Image of Eve doing headstand on a bench

I’m an old yogi. It’s been forty-six years since I started down this path. The innovations in yoga practice and teaching over this span of time have been phenomenal. One of the biggest changes is the proliferation of YouTube yoga.

If anyone had told me that I would one day be doing yoga with an on-line yoga teacher, well, you can imagine my incredulity. Personal computers weren’t even invented!

Mandy, my friend and old yoga student, introduced me to Adriene on the weekend. Adriene Mishler is the doyenne of yoga videos with an audience of millions. Mandy and I had fun following a ‘deep stretch’ routine as it streamed onto her living room television screen.

Call me old-fashioned, but I like doing my home yoga practice. I started when I was 27 and haven’t ever really stopped. I feel that there’s so much to learn in solo practice.

One of the boosts I received for my practice was when I attended six weeks of classes at the Yoga Institute in Poona, India.

It was in a general class that I did with Mr. Iyengar’s son, Prashant. We warmed up for about an hour with standing poses, with special attention paid to tadasana (mountain pose). Later when we’d moved on to inverted poses, he reminded us that sirsasana (headstand) was the practice of tadasana turned upside-down.

Prashant displayed a good sense of humour when he pointed out to us something important about sirsasana. In the same way that in tadasana our faces should be beautifully serene, in sirsasana our feet should show the same quality. This was because he had to look at them. Who wants to look at unhappy feet?

Most importantly, Prashant was describing a correspondence between two poses. For mature yoga practitioners, the correspondences among poses is more obvious. Donna Farhi in her book Yoga Mind, Body & Spirit, calls these ‘motif movements’. By understanding the simple poses thoroughly, we move on step-by-step to more complex poses.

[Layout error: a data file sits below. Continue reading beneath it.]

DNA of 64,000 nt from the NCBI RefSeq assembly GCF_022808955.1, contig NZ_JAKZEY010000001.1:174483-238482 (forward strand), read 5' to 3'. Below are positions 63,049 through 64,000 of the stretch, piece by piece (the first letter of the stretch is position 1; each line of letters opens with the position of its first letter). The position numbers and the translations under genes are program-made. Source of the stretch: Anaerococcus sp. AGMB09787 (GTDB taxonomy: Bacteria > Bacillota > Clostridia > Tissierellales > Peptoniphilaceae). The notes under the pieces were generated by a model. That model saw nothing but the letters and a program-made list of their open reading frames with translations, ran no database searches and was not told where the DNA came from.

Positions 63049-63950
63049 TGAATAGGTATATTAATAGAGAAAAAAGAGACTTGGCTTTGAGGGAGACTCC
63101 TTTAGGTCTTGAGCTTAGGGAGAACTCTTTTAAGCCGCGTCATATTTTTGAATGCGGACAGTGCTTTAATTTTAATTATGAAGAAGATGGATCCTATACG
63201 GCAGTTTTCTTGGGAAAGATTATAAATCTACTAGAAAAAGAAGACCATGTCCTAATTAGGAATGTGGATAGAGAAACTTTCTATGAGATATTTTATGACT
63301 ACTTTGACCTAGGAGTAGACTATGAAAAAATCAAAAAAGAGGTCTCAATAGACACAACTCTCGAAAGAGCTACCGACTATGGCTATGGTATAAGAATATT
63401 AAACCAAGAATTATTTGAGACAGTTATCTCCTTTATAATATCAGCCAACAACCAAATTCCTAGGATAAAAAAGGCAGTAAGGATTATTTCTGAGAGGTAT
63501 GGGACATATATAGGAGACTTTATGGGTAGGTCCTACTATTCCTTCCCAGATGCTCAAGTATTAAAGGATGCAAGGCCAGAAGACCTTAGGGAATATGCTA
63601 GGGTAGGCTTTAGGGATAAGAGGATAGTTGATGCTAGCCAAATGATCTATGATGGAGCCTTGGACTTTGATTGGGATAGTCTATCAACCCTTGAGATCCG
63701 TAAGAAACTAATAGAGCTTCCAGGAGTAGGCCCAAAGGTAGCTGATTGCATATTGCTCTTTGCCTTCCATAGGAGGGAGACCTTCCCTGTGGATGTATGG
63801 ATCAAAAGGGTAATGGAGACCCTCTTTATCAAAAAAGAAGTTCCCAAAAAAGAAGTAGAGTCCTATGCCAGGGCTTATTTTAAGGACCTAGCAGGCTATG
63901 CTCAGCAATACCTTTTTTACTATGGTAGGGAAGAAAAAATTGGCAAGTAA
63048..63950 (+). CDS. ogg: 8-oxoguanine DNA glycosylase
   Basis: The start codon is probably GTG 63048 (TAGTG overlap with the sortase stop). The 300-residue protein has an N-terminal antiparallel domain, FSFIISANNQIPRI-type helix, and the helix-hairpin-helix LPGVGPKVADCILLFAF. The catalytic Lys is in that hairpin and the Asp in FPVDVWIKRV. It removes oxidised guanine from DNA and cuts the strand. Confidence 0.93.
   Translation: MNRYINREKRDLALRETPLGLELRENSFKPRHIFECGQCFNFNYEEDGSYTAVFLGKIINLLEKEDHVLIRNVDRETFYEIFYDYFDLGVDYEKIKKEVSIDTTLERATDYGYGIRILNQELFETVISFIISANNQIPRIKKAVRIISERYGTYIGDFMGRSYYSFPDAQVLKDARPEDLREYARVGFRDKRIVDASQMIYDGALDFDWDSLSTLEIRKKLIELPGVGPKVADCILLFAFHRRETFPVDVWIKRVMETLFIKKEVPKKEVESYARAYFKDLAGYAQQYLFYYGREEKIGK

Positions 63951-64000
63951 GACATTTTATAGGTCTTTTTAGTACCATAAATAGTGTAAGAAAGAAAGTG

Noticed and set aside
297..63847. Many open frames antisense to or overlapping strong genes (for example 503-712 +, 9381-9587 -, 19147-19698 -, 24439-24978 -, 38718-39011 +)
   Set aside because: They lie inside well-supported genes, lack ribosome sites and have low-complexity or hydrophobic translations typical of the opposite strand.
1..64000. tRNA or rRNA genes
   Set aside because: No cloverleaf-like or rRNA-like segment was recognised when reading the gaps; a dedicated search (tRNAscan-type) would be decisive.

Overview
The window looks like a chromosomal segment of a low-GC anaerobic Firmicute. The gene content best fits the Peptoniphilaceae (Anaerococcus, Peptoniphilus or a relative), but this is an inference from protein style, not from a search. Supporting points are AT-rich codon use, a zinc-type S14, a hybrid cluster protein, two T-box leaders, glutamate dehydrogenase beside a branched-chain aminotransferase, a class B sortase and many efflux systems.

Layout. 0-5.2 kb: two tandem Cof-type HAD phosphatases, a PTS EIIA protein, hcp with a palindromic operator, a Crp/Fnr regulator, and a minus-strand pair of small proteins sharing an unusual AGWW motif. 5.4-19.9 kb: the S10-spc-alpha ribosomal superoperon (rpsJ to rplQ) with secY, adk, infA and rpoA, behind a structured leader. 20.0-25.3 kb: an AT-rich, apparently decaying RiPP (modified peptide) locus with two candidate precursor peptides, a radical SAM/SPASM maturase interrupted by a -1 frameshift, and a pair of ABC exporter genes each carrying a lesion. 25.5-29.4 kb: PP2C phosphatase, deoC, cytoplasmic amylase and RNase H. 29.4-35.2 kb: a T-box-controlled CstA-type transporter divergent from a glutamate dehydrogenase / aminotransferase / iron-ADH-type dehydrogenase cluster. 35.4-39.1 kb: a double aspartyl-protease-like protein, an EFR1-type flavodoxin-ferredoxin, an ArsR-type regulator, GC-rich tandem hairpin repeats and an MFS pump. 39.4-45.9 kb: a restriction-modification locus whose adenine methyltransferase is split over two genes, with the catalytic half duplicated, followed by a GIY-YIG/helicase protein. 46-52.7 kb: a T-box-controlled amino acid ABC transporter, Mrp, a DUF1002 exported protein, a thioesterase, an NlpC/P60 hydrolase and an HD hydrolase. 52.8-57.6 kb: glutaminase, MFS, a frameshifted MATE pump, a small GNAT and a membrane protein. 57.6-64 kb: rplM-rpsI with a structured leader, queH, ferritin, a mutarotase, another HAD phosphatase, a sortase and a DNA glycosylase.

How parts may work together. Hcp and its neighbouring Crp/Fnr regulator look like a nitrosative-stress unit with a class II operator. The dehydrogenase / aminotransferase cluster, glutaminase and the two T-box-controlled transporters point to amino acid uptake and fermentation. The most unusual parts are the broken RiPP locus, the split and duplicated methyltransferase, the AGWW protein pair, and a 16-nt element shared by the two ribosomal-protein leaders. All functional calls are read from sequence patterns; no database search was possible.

This is how it works.

  • Tadasana is the basis of the poses that help anchor the mind and ground the body, for instance, in all standing poses and most inversions.
  • Dandasana (staff pose) reveals the way you need to work in seated poses, forward bends and twists.
  • Salabhasana (locust pose) teaches us about prone movements – the ones where you are face down – and all the backbends.
  • Savasana (corpse pose) relates to the supine poses – lying face up – and all the restorative poses.
  • Then there are miscellaneous poses, i.e., lateral or side stretch movements, arm balances and abdominals.

What Prashant wanted us to understand, and what Donna Farhi underscored, is that if you want to learn a new posture, you need to address the structural components that make up the ‘motif pose’.

I’m not sure YouTube videos can relay this sort of information. It would be good if they do. But I do know that personal yoga practice teaches us these correspondences if we dedicate ourselves to practice overtime. To my way of thinking, this gives personal practice its richness and satisfaction.